THE INFLUENCE OF PARENTAL DISABILITY ON CHILDREN: AN EXPLORATORY INVESTIGATION OF THE ADULT CHILDREN OF SPINAL CORD INJURED FATHERS
AuthorBuck, Frances Marks
KeywordsAdolescent psychology -- Research.
Spinal cord -- Wounds and injuries -- Psychological aspects.
Spinal cord -- Wounds and injuries -- Social aspects.
Father and child.
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PublisherThe University of Arizona.
RightsCopyright © is held by the author. Digital access to this material is made possible by the University Libraries, University of Arizona. Further transmission, reproduction or presentation (such as public display or performance) of protected items is prohibited except with permission of the author.
AbstractThe present study examined the effects of physical disability in fathers on the development and adjustment of their children. There is little empirically based information about the influence of physical characteristics of parents on children, but speculative articles have described many deleterious effects of being raised by a physically handicapped parent. These hypothesized relations between parental disability and child adjustment were tested. Two groups of adult children selected through the Veterans Administration Spinal Cord Injury system were studied: (a) Disabled Parent (DP)--17 male and 28 female children, mean age 21.6, who were raised by a spinal cord injured father from a mean age of 1.31, and (b) Comparison (C)--15 male and 21 female children, mean age 23.8, with nondisabled fathers. The two groups were matched on father's age, education level, state of residence, and disposable family income. Children had lived with both parents until age 15, and their fathers were veterans. Subjects completed a battery of tests: the Minnesota Multiphasic Personality Inventory (MMPI), Sixteen Personality Factor Questionnaire (16PF), Bem Sex Role Inventory, Body-Cathexis scale, Parent-Child Relations Questionnaire II (PCR), and Buck-Hohmann questionnaire (designed specifically for this study). The results did not support any of the hypothesized relations between parental disability status and child adjustment. DP and C children scored within the normal range on the MMPI and 16PF. The only significant difference which emerged was that DP children tended to be more cautious in emotional expression than did C subjects. The DP and C groups did not differ in body image or sex role orientation. On the Rokeach Value Survey, DP children ranked national security, a world at peace, clean, obedient, and responsible higher than did C children. C children valued being logical more than DP children. As perceived by the children, DP and C fathers did not differ significantly in the degree to which they were loving or rejecting, casual or demanding (PCR). On the Buck-Hohmann questionnaire, there was no evidence that disabled fathers excluded themselves from discipline and childrearing aspects of parenthood or that disabled fathers lose control over their children. DP children were found to hold significantly more positive attitudes toward their fathers than were C children. There were no effects on children's health patterns or interpersonal relations as a function of the father's disability status. DP children expressed more interest and participation in athletics than did C children. It was concluded that parental disability does not pose a severe threat to child adjustment. Children with spinal cord injured fathers appeared to be well-adjusted, emotionally stable persons who highly regarded their fathers. Limitations of the study and implications for rehabilitation programs, adoption and court custody decisions, and future research were discussed.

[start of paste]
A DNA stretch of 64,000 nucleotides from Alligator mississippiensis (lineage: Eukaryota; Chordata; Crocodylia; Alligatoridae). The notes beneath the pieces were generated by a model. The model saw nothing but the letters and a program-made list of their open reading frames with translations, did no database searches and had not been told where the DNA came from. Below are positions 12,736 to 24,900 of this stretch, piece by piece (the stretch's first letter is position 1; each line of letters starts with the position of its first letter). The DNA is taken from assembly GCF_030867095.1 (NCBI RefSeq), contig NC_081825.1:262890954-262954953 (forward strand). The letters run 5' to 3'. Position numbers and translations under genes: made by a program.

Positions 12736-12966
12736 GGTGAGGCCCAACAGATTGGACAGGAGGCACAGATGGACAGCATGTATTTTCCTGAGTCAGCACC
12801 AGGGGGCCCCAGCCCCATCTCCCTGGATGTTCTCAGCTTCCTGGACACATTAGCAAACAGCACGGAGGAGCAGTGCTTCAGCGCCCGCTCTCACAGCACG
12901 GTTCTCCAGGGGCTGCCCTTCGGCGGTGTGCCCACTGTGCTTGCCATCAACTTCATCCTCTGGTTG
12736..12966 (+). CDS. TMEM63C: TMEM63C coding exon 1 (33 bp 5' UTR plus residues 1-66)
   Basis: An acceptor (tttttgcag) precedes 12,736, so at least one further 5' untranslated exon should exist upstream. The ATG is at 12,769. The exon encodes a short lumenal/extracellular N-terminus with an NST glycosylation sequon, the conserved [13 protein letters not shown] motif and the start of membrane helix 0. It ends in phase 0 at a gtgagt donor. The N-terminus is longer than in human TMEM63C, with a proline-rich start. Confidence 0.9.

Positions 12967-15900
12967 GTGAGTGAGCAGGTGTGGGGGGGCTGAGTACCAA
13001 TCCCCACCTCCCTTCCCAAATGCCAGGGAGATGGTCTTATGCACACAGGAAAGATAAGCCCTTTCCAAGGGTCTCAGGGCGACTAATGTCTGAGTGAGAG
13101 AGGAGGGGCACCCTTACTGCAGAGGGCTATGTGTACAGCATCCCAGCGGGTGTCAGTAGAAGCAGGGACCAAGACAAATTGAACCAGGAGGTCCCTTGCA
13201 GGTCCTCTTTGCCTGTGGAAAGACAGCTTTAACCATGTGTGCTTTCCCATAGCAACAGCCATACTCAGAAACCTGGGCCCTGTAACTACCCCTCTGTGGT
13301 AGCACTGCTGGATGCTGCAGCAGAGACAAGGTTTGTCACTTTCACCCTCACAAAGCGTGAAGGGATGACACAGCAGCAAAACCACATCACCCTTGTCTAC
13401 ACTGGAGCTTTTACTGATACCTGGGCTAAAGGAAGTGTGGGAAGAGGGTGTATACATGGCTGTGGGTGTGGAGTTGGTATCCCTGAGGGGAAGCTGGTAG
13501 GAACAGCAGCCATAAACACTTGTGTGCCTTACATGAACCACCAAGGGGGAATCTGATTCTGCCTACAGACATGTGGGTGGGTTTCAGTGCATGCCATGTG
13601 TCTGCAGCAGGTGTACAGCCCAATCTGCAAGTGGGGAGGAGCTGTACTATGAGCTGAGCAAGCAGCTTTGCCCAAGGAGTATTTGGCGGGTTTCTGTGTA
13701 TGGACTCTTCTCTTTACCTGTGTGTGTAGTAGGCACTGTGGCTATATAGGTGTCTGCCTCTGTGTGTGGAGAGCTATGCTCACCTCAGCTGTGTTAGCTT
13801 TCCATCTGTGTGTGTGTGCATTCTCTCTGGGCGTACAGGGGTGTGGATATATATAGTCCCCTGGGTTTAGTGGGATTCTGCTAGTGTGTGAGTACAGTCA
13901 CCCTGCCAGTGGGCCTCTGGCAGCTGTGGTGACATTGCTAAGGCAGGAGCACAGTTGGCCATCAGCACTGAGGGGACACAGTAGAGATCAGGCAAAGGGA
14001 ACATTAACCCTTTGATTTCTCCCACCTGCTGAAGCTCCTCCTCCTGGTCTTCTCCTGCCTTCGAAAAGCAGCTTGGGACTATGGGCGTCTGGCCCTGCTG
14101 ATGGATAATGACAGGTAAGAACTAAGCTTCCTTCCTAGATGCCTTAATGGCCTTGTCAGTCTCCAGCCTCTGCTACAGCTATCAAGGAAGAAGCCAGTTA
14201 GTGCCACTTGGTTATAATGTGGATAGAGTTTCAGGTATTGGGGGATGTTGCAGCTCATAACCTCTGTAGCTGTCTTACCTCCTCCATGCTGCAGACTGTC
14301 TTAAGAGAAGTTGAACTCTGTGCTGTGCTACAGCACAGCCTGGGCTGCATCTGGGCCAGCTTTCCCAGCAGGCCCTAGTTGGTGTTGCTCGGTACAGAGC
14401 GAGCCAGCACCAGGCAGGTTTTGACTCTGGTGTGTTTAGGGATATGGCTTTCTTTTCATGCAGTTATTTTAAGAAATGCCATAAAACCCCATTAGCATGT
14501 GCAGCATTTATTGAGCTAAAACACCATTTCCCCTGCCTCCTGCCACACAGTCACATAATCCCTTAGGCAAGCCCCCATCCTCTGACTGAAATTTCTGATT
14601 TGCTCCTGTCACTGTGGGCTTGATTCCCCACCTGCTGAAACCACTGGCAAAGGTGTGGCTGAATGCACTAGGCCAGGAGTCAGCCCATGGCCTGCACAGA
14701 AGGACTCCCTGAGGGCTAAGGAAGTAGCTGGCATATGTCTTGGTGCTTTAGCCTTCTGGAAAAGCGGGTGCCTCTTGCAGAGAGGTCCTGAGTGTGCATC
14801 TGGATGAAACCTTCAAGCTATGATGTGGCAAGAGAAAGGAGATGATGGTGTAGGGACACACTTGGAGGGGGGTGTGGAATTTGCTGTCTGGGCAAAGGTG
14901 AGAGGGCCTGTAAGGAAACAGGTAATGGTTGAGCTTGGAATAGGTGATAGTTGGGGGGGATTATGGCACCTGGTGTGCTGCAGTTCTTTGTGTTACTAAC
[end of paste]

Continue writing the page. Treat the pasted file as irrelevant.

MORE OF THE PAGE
Degree ProgramGraduate College